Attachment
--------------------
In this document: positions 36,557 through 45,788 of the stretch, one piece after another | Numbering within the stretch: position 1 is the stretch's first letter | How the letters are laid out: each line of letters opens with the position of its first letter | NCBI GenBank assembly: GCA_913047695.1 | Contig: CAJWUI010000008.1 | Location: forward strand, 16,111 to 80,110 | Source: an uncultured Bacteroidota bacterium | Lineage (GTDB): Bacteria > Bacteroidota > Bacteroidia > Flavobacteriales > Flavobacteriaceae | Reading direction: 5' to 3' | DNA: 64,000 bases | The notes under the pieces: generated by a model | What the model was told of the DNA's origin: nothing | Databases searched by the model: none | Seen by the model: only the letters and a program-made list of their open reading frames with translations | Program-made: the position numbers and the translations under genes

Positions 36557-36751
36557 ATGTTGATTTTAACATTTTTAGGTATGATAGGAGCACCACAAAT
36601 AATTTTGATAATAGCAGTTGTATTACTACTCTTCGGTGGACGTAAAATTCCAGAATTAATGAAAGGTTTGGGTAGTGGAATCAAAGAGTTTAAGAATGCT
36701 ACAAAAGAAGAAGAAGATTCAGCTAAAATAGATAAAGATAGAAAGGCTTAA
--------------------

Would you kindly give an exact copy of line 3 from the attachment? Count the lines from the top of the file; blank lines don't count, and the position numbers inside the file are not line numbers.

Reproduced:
36557 ATGTTGATTTTAACATTTTTAGGTATGATAGGAGCACCACAAAT